Ciena woke to shouts and thundering footsteps. She opened her eyes and took in the bedchamber—dark stone floors and sand-colored walls. A wardrobe loomed in one corner, and a massive window dominated the wall to her right.


The door burst open, and her mother rushed inside. She was dressed in leather armor with her golden hair in disarray.

Ciena bolted up in her bed. “What’s—”

“We’re under attack.” Her mother dropped the lantern and flung open the doors of Ciena’s wardrobe. After a second of rummaging, she tossed a bundle of combat fatigues on the bed behind her.

Ciena needed no direction—her family had practiced this. She stepped into the trousers and threw the tunic on over her nightgown. The boots, jerkin, and belt came next. The whole process took less than ten seconds.

Ciena picked up the lantern and shone its light on the mechanical clock. Second hour of the morning.

Who?” Ciena struggled to keep her voice steady. “Who’s attacking us?”

Her mother turned and met her gaze for the first time. The sight of her made Ciena’s eyes burn. Chills raced down her arms, and the room seemed to spin. Her ten-year-old self couldn’t make sense of the emotions.

Because this is the Ethereal. A dream of the past. A memory of the night her uncle Cladius brought the Templars to Raidenwood. She was here for a purpose ... what was it again?

Ciena jumped as something erupted outside her window. The floor shook beneath her feet, and glass shot out from the window frame.

Hurry.” Her mother seized her wrist and the two of them raced out the door.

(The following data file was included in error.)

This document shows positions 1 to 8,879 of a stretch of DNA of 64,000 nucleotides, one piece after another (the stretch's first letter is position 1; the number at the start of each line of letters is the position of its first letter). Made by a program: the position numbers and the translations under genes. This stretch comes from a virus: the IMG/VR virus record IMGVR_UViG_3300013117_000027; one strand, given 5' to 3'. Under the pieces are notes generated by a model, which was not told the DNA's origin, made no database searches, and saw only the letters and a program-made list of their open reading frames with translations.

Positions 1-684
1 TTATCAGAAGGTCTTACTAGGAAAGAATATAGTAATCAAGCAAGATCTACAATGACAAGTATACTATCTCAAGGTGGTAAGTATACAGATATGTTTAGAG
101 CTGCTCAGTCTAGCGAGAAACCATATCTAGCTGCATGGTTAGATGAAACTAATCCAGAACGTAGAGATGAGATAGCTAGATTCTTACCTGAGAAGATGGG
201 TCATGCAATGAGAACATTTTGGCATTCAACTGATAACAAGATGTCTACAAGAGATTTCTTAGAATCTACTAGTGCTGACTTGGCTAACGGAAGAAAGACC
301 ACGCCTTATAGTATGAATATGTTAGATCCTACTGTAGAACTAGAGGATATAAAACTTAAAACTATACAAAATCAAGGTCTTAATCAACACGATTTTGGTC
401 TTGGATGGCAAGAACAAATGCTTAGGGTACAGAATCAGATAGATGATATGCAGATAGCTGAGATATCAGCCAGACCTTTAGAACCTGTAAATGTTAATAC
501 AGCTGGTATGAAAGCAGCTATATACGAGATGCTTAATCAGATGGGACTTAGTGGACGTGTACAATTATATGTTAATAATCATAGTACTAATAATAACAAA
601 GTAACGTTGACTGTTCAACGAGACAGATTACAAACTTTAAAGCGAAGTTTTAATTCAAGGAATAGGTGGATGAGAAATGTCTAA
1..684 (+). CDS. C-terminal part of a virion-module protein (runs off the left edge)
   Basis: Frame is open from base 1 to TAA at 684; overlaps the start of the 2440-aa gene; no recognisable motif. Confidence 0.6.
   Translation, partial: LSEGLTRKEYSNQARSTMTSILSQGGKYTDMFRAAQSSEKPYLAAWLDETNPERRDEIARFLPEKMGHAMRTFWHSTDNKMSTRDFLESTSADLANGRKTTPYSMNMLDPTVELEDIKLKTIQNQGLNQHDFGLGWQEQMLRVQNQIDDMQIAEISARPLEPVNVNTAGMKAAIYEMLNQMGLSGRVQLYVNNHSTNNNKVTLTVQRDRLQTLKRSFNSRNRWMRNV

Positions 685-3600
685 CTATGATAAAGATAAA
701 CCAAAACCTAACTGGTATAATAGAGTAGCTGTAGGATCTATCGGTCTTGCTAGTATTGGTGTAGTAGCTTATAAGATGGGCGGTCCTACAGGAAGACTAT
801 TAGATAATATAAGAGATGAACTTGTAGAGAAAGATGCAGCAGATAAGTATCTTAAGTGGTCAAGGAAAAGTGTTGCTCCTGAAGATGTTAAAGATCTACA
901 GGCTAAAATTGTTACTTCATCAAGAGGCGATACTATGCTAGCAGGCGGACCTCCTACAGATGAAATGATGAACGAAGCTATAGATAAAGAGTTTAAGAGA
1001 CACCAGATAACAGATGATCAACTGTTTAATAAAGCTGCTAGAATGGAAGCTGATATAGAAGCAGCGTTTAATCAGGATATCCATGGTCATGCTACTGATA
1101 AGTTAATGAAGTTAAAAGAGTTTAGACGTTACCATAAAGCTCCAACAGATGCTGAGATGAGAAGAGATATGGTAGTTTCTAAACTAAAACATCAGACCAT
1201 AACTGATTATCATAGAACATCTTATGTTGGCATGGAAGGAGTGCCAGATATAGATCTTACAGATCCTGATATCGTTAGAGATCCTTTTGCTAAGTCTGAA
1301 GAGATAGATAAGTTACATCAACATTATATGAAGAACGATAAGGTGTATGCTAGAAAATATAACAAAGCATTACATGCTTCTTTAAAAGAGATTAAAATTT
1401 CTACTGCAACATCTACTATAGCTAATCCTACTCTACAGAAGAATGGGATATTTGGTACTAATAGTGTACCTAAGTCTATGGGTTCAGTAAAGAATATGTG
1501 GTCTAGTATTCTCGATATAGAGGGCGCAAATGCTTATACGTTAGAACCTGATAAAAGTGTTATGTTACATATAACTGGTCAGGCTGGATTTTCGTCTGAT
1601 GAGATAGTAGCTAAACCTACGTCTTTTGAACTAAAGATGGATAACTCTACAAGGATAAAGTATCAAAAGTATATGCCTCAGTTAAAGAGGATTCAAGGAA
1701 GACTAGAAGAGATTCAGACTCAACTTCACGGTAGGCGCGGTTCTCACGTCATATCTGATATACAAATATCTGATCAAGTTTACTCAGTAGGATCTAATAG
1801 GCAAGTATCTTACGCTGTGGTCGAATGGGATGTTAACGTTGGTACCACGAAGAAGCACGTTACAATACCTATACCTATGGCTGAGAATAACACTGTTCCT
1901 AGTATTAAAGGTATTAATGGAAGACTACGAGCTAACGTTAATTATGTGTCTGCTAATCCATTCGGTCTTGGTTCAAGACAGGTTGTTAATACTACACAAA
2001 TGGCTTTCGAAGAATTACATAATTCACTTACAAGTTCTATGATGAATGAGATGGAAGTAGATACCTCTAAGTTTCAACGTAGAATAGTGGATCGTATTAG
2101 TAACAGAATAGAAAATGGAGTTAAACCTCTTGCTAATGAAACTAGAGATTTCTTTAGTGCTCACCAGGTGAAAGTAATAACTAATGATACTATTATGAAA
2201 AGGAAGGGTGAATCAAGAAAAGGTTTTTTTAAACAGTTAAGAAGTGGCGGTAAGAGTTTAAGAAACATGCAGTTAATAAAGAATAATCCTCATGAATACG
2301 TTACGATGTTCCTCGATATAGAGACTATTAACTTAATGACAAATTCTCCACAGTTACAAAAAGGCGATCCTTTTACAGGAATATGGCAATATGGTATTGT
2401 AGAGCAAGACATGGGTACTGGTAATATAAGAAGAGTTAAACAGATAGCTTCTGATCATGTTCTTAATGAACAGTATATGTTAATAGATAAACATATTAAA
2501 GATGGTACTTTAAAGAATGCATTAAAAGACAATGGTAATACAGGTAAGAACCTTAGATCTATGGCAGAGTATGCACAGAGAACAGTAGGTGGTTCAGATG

Elias and her father waited in the solar, and guard captain Tyron stood with them. Fire filled the sky outside the eastern window. The Aeon guardhouse, shrouded in smoke and flames. Her family’s most loyal soldiers, all killed in their sleep.

Someone shoved on the door at the far end of the hallway. An instant later, it turned to a chorus of banging and shouts.

“Move!” Captain Tyron herded them down the opposite corridor.

Pillars and oil lamps blurred by as they ran. Her legs shook like blades of grass, and it was a miracle she kept her balance.

Her father led them into an unassuming storage room. Ciena remembered what came next. There was a hatch on the floor that led to a tunnel beneath the palace. From there, they’d taken another path along the sewer system that led outside the city.

Few knew of this escape route, and Uncle Cladius wasn’t one of them. If he had known, they never would have survived this night.

Her parents ushered her and Elias into the storage room. Footsteps echoed down the hall, then gunfire. Each shot shook her to her core, the fiercest storms paling in comparison.

Tyron was last inside the room. He was shutting the heavy oaken door when a bullet struck the side of his face. Blood splattered the walls and ceiling as he fell.

Time slowed to a standstill, and Ciena recalled the next part before it happened. Her father had pushed the door shut, losing his right hand as a Templar blade sliced through the gap.

Blood ... so much blood. At that age, she hadn’t imagined it could spread so quickly.